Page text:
Unclear About Data Brokers But Wanting Control And More Disclosure
Monday, October 29, 2012
While the U.S. Senate probes data brokers and consumer privacy issues, a recent study by Trusted ID provides some insights into how consumers view data brokers:
- 80% of respondents do not have a good understanding of what a data broker is, what they collect and how they use information
- About 80% of respondents state that it is important to control their data collected and archived by data brokers
- 76% of consumers feel that it is important to be notified about information that data brokers collect
- 80% of respondents want a centralized website to manage their information that is collected and archived by data Brokers
The survey was conducted online between August 23 and September 5, 2012, with a national sample of 2,960 Americans.
Earlier this year, the data broker Spokeo paid $800,000 to settle charges by the U.S. Federal Trade Commission (FTC) that it allegedly violated the Fair Credit Reporting Act by operating as a credit reporting agency and by maketing consumers' profiles to companies in several industries without implementing methods to protect consumers as required by the FCRA. The complaint (Adobe PDF) filed by the FTC, in June 2012 in the Central District Court in California, read in part:
"Spokeo assembles consumer information from 'hundreds of online and offline sources,' such as social networking sites, data brokers, and other sources to create consumer... In its marketing and advertising, [Spokeo] has promoted the use of its profiles as a factor in deciding whether to interview a job candidate or whether to hire a candidate after a job interview. Spokeo purchased thousands of online advertising keywords including terms targeting employment background checks, applicant screening, and recruiting. Spokeo ran online advertisements with taglines to attract recruiters and encourage HR professionals to use Spokeo to obtain information about job candidates' online activities. Spokeo has affirmatively targeted companies operating in the human resources, background screening, and recruiting industries... Spokeo profiles are consumer reports because they bear on a consumer's character, general reputation, personal characteristics, or mode of living and/or other attributes listed in section 603( d), and are "used or expected to be used... in whole or in part" as a factor in determining the consumer's eligibility for employment or other purposes specified in section 604."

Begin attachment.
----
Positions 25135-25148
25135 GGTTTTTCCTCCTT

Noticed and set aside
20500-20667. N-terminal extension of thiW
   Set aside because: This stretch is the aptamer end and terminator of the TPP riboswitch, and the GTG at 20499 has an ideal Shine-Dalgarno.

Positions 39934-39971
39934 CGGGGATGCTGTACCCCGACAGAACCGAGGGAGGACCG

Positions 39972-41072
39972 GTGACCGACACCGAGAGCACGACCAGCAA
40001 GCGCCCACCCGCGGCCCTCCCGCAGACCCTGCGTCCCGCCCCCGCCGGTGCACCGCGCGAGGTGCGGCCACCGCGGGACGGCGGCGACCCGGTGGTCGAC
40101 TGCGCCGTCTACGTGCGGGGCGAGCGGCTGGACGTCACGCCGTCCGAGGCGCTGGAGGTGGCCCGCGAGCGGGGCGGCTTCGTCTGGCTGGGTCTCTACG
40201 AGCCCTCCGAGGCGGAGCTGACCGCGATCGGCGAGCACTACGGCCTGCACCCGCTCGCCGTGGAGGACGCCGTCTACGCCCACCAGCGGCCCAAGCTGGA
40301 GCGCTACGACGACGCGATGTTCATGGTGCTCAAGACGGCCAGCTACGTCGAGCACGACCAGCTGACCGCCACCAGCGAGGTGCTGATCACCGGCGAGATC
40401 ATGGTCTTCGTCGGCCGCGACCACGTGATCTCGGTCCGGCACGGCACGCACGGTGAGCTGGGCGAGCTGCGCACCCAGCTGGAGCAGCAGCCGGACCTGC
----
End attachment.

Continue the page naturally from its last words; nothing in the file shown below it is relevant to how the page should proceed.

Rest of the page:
Consumers can conclude a couple things from this. First, sloppy data practices by data brokers can abuse consumers' information. Second, what you share online in social networking sites can affect whether or not you get a job, or even get an interview. In the rush to make money and create new revenue streams, social networking sites now use your information in ways you didn't originally intend. The I've Been Mugged blog first reviewed Spokeo in 2010.
Download the Trusted ID survey results in the, "Consumer Perspectives - Data Brokers In Review" report (Adobe PDF).
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